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Re: More Full Frame Cameras on the 2012 Horizon? [CR2/CR1]
« Reply #66 on: April 29, 2012, 05:34:12 PM »

c.d.embrey

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Re: More Full Frame Cameras on the 2012 Horizon? [CR2/CR1]
« Reply #67 on: April 29, 2012, 06:40:28 PM »

Statistically yes, real life no

How's that ??? An 85mm on an APS-C camera has approx the same field of view as a 135mm lens on FF.

An EF 85mm f/1.8 is 3.0" x 2.8", 15.0 oz. and an EF 135mm f/2,0L is 3.2" x 4.4", 1.7 lbs. More than a .7 lbs difference seems real life enough for me. YMMV

Have a nice day :)

tron

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Re: More Full Frame Cameras on the 2012 Horizon? [CR2/CR1]
« Reply #68 on: April 29, 2012, 06:47:43 PM »
"A Leica 25mm f/1.4 M4/3 (2X crop) lens", "An 85mm on an APS-C camera", "a 135mm lens on FF"....

All these do not seem as exactly apple to apple comparison to me...

But, there are many flavors for everyone I guess. We all can get what suits us best...

elflord

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Re: More Full Frame Cameras on the 2012 Horizon? [CR2/CR1]
« Reply #69 on: April 29, 2012, 06:49:56 PM »
The problem with FF cameras is that they require large/heavy FF lenses :( A Leica 25mm f/1.4 M4/3 (2X crop) lens weighs 200 grams and the Canon 50mm f/1.4 weighs 290 grams. Percentage wise the difference between 200 and 290 is very large.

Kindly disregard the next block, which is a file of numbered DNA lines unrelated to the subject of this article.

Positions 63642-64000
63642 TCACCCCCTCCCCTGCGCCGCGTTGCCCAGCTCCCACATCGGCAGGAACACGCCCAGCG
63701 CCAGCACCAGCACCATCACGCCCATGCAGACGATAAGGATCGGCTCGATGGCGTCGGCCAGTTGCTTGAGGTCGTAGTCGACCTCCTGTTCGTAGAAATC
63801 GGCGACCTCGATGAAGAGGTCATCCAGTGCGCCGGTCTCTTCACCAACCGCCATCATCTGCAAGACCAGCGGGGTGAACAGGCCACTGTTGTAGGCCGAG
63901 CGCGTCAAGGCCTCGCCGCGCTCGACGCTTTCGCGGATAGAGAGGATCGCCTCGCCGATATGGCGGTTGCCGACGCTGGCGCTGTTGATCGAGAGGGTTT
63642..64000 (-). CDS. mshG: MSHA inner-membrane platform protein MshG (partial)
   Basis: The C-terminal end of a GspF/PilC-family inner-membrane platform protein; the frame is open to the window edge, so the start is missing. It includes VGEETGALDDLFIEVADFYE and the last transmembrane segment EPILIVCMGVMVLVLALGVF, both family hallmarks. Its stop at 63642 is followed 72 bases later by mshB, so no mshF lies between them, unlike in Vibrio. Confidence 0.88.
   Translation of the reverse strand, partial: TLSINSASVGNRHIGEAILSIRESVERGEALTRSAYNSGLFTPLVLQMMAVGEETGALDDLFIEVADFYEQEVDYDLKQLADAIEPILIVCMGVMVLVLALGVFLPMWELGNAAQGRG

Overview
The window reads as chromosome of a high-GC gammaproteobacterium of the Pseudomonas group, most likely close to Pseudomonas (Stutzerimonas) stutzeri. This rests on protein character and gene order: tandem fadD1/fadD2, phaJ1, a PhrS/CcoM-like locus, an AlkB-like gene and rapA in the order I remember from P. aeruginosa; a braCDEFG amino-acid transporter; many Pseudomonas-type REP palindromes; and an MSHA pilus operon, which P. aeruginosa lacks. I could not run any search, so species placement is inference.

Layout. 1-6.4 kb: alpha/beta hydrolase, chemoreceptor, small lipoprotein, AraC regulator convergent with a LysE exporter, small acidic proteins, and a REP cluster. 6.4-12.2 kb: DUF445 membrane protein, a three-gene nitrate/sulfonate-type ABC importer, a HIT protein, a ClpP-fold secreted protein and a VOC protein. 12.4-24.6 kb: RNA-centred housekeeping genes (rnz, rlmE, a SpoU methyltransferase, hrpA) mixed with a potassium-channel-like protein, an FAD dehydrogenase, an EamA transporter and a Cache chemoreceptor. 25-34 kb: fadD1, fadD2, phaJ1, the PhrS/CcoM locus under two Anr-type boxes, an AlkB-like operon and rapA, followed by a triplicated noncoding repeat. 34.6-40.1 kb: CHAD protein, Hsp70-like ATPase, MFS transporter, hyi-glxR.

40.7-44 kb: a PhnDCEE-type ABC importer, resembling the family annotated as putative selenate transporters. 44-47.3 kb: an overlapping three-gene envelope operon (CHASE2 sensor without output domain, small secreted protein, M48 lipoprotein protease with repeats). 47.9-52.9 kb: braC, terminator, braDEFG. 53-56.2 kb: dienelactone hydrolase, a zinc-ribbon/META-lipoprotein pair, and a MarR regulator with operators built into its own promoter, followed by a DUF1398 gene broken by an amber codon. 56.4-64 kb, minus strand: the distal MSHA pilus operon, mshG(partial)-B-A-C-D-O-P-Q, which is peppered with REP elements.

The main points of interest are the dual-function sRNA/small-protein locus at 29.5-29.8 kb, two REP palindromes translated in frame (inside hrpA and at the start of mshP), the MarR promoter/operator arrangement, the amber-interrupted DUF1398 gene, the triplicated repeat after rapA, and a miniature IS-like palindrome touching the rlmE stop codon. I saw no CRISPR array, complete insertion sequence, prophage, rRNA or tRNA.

Statistically yes, real life no

You're right, but when we're discussing a hypothetical, "in real life" is no longer relevant  :) The difference between 200gm and 290gm is small in real life because current full frame DSLRs would dwarf the weight of the lens -- the relevant difference is between 1400gm and 1490gm.

However, if one were to consider a mirrorless full frame camera, the body is much lighter -- for example the M9 is 600gm. Then the weight of the lens becomes more of an issue.

Having said that, the M9 proves that it's possible to produce a decent full frame mirrorless camera. Much like APS-C mirrorless cameras, they work well with normal length primes. However, once you start using long teles or f/2.8 zooms, there is little point trying to shave a few ounces off the body and/or make it fit in ones pocket (even if you could put a 300mm f/2.8 in your pocket, it wouldn't exactly afford the type of "discretion" that rangefinder shooters expect.)